DVC speakers win nine awards at northern California Mandarin speech contest
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Mandarin speech contest

Nine Diablo Valley College students of Chinese won awards at the 36th annual speech contest of the Chinese Language Teachers Association of California (CLTAC), held April 30 at Lowell High School in San Francisco. 

The Mandarin Speech Contest is the largest of its kind in the country, and hosted 646 registered contestants from 29 high schools and 11 colleges and universities. DVC students competed against those from the Defense Language Institute Chinese Department, San Francisco State University, Stanford University, UC Berkeley, UC Berkeley Extension, UC Davis, University of San Francisco, City College of San Francisco, College of San Mateo, and Fresno City College.

Mrs. Cheryl Poon of Pleasant Hill, CA, was very proud of her three daughters, Emily, Verity and Bridget, all of whom are home-schooled. The three sisters became interested in China, the country of their father’s ancestry, and wanted to learn to speak Chinese. Emily admires the Chinese culture for respecting the elders and nourishing the youth. Verity adores Chinese food, and Bridget loves Chinese opera. Mrs. Poon is Caucasian and has never studied any Chinese, and her husband, Francis Poon, is from Macau, and himself does not speak Mandarin, so they looked to DVC for classes in Mandarin. They studied with Young-ming Wu and Professor Sheree Lin. 

The Poon sisters now speak Mandarin very well, and their teachers say, “If you sent them to China right now, they would have no trouble living or studying there.”   

DVC students won the following awards at the contest:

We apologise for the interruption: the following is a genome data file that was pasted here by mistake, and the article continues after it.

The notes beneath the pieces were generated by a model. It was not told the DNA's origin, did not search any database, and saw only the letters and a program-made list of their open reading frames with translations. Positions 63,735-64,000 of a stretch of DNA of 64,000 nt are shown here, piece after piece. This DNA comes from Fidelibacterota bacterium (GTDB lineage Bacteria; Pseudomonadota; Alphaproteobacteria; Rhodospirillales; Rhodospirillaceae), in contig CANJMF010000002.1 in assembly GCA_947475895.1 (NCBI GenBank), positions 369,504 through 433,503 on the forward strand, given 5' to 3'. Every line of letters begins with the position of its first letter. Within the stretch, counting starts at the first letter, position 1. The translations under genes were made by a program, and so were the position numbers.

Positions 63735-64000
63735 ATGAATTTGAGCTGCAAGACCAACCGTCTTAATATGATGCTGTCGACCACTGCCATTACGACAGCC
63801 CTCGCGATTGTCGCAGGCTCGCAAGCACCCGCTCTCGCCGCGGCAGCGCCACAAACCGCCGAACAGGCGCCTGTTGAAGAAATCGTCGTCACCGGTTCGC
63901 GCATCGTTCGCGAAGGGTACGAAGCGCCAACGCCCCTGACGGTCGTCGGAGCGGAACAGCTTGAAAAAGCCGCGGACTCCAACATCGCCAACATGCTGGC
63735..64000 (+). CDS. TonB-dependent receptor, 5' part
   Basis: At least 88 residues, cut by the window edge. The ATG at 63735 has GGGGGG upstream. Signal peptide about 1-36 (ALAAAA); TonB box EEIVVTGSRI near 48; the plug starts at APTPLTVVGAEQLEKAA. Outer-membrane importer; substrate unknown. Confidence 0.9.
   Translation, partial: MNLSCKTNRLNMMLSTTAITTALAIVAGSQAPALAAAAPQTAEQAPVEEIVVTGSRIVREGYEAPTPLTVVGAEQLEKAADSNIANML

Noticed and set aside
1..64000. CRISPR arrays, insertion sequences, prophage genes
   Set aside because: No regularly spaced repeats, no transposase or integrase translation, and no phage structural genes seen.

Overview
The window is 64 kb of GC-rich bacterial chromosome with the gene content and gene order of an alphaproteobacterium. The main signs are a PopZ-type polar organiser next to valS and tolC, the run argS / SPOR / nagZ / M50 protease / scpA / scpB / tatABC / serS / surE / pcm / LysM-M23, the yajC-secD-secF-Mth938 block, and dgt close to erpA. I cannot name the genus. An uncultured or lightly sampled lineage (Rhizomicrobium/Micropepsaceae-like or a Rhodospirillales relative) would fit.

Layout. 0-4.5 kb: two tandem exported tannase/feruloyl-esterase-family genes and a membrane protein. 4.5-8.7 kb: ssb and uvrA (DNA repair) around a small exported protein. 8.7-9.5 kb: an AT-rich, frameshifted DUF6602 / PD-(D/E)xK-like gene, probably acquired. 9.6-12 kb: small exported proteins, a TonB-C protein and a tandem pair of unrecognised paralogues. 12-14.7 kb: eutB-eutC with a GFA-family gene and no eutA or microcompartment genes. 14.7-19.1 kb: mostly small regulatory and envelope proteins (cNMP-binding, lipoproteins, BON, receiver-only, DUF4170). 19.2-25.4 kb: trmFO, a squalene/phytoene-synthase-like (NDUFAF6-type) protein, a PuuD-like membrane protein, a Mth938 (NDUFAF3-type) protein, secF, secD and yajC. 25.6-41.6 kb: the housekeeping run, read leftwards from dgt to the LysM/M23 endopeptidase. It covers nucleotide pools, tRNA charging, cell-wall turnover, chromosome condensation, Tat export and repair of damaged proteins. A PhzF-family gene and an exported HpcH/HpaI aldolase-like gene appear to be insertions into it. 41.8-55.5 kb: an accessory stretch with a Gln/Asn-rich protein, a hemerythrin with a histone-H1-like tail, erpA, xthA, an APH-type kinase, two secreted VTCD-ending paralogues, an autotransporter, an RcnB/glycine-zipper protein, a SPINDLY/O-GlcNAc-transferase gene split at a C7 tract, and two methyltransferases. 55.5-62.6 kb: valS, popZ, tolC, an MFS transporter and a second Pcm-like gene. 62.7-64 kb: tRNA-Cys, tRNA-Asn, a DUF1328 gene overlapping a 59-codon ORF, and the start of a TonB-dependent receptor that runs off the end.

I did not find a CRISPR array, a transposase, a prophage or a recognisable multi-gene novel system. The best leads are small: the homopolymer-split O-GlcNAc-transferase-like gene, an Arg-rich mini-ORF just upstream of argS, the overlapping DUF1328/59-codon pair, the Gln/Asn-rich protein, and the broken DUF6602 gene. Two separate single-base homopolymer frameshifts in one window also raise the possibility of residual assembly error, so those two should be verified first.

Emily Poon won a first place. She is a second year, first semester student in Chinese 220, and defeated competitors from the Defense Language Institute and UC Berkeley to win.

Second place awards were won by Sangyoon Lee (first year, second semester, CHIN 121) and Chicong Zhou (second year, second semester, CHIN 221).

Third place awards went to Taemun An (first year, first semester, CHIN 120), ByungHyo Kim (second year, first semester, CHIN 220), and Bridget Poon (second year, first semester, CHIN 220).

Honorable mentions went to Matthew Kleinsmith (first year, first semester), Hojung Yeo (first year, first semester), and Verity Poon (second year, first semester).

After the contest, DVC students participated in a talent show. Anthony Koo sang a Chinese song, “Tonghua,” and Jessica Yau showcased her black-belt Karate skills. The audience greeted both enthusiastically. 

The CLTAC was founded in 1962 by CSU-San Francisco professors K.Y. Xu and Leo Chen, and Maurice Tseng started the Chinese speech contest, which is open to all Bay Area Chinese language students from elementary school to the university level. The present day Mandarin Speech Contest of Northern California is the largest speech contest of its kind in the country.

The CLTAC is one of the largest Chinese teachers associations in the United States, with more than 200 active members in more than 40 affiliations in California universities, colleges, institutes, high schools, middle and elementary schools.

Professor Lin extends her heartfelt thanks to Lily Miao, DVC speech coach, to all the DVC Chinese instructors, and to the dean’s office and department office for their support.

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